California Sanctuary Law Divides State In Fierce Immigration Debate

In California, a new state law that took effect earlier this year is pitting cities against each other in a fierce debate over immigration.

SB 54, called the California Values Act, essentially makes California a sanctuary state by limiting how much local law enforcement can cooperate with federal authorities to enforce immigration law. It has divided the state, with some cities embracing the sanctuary law and other cities actively defying the state.

“This is an issue that I take very personally because I am the youngest child of a single immigrant mother with a third-grade education,” says state Sen. Kevin de León, who wrote the law. “I wanted to make sure that our local police officers, our sheriffs, were not a cog in the Trump deportation machine, separating innocent mothers from their children and children from their fathers.”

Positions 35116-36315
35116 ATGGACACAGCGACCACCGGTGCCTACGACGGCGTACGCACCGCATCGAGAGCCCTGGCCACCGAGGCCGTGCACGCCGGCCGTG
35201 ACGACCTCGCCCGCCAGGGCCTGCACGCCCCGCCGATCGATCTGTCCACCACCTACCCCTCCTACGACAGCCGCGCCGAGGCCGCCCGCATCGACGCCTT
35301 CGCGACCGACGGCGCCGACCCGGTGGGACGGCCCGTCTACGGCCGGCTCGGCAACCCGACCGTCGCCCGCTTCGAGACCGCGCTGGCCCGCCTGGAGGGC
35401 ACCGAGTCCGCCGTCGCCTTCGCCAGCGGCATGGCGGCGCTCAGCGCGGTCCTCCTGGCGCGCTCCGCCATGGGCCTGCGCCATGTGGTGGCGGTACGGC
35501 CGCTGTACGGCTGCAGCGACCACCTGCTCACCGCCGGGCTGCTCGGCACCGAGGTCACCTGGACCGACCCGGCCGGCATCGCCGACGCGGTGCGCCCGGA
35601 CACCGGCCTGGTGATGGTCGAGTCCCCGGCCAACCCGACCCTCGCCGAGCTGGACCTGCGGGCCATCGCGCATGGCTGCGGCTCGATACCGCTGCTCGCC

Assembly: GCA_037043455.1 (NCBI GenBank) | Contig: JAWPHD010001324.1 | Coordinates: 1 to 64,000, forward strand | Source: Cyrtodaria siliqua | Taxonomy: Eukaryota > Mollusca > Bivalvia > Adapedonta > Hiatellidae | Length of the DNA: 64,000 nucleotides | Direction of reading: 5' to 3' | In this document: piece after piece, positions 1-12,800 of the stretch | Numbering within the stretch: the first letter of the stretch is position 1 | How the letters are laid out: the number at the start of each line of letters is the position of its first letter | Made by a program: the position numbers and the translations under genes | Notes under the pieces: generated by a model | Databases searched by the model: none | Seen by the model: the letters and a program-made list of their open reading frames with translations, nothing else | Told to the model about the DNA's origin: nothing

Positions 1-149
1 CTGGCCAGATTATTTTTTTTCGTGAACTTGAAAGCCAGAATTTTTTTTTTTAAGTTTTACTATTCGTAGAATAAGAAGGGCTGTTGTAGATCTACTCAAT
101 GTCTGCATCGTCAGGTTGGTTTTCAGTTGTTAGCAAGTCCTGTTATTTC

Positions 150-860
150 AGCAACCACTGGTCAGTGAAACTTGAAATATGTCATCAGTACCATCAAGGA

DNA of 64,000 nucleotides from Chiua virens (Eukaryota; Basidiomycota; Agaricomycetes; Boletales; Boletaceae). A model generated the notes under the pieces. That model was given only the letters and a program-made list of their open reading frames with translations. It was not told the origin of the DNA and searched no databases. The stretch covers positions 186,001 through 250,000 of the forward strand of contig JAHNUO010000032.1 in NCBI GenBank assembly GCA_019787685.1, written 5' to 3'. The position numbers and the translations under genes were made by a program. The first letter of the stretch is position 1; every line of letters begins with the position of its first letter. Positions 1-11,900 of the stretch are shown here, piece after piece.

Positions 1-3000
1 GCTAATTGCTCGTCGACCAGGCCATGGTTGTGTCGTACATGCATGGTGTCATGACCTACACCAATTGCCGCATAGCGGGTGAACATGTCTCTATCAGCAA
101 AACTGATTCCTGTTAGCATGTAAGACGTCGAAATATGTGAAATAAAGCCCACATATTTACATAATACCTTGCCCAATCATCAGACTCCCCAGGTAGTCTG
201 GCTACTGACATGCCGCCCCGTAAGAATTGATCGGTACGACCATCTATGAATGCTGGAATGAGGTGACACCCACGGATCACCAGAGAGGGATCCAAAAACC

Cities that are complying with California’s sanctuary law argue it is not up to local police to enforce immigration law, says David Benavides, a member of the city council in Santa Ana, one of several cities in California’s Orange County embroiled in this debate.

“If you quote-unquote broke the law by coming to this country to work where there’s work aplenty, that’s not something that I see that the city should be looking to arrest somebody for,” he says.

Los Alamitos opts out

But the Trump administration has sued California, claiming the law violates the Constitution and puts police officers and the public in danger. At least 14 California cities also have joined the sanctuary revolt. The legal battle kicked off in the small Orange County city of Los Alamitos, which voted to opt out of the law in March.

The American Civil Liberties Union sued Los Alamitos in response, writing in its lawsuit that “California law does not allow local officials to unilaterally declare a state law unconstitutional and decline to follow it on that basis.”

By Samantha Raphelson, Jeremy Hobson and Chris Bentley for NPR
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